Different materials have different dew points?
|Figure 9 (Watch it in YouTube)|
|Figure 10 (Watch it in YouTube)|
What will happen if we add some salt (or baking soda or sugar) to the water? Figure 10 shows that the condensation warming effect becomes weaker. For our chemist friends, this is known as vapor pressure depression. The salt ions do not evaporate themselves, but their presence in a solution somehow slows down the evaporation of water molecules.
A vapor column?
|Figure 11 (Watch it in YouTube)|
What about alcohol?
So far we have used only water. What about other liquids? Alcohol is pretty volatile. So I tried some isopropyl alcohol (91%). Once again, I was baffled. Our experience with applying rubbing alcohol to our skin says that alcohol cools faster than water. So I expected that when the isopropanol molecules condense, they would release more heat. But this is not what Figure 12 suggests! Given the fact that the enthalpies of vaporization of alcohol and water are 44 and 41 kJ/mol, respectively, the only sensible explanation may be that the warming effect is not only due to the condensation of the vapor molecules, but also the interaction between the vapor molecules and the cellulose molecules of the paper. If the interaction between an alcohol molecule and a cellulose molecule is weaker, then the adsorption rate will be slower and the adsorption of the alcohol molecule onto the paper surface will produce less heat. I don't know how to prove this now, but this could be a good topic of research.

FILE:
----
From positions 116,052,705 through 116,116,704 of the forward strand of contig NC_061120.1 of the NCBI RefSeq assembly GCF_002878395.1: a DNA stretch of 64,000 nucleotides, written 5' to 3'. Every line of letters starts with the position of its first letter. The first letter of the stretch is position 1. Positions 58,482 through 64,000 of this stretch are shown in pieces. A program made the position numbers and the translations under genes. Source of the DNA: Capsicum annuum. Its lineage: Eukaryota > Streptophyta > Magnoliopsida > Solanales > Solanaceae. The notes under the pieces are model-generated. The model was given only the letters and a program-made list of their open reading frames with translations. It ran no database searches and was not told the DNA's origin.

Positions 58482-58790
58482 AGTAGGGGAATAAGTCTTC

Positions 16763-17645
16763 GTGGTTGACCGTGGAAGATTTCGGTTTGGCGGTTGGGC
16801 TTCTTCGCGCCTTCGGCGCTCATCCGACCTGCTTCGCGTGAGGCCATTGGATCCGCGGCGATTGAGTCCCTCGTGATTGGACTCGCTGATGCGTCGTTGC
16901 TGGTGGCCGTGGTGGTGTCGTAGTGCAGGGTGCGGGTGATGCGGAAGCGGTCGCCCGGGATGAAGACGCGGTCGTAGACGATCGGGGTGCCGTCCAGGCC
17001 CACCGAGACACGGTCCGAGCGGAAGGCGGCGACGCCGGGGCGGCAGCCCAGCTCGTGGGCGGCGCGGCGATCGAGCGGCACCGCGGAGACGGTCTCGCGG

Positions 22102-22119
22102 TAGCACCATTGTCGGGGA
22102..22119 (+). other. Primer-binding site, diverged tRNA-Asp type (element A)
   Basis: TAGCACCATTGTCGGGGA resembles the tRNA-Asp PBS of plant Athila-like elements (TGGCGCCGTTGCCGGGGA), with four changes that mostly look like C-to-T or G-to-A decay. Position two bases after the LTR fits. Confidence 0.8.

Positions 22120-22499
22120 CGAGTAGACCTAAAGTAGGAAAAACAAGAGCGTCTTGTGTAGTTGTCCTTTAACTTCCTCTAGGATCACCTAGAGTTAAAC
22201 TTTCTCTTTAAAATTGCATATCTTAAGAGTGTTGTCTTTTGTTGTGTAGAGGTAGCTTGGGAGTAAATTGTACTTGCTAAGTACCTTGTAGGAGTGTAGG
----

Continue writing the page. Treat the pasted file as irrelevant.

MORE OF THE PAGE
|Figure 12 (Watch it in YouTube)|
Even if this is a lengthy article (and thanks for making it to the end), I am pretty sure that the scientific exploration does not stop here. There are other questions that you can ask yourself. For me, I have been intrigued by the fascinating thermodynamic cycles in a humble cup of water and have been wondering if they could be used to engineer something that can harvest the latent heats of evaporation and condensation. In other words, could we turn a cup of water into a tiny power plant to, say, charge my cell phone? In theory, this is possible as any temperature gradient, however weak it may be, can be translated into electric current using a thermoelectric generator based on the Seebeck effect. The evaporation of water molecules from an open cup is a free gift of entropy from Mother Nature that ought to be harnessed some day.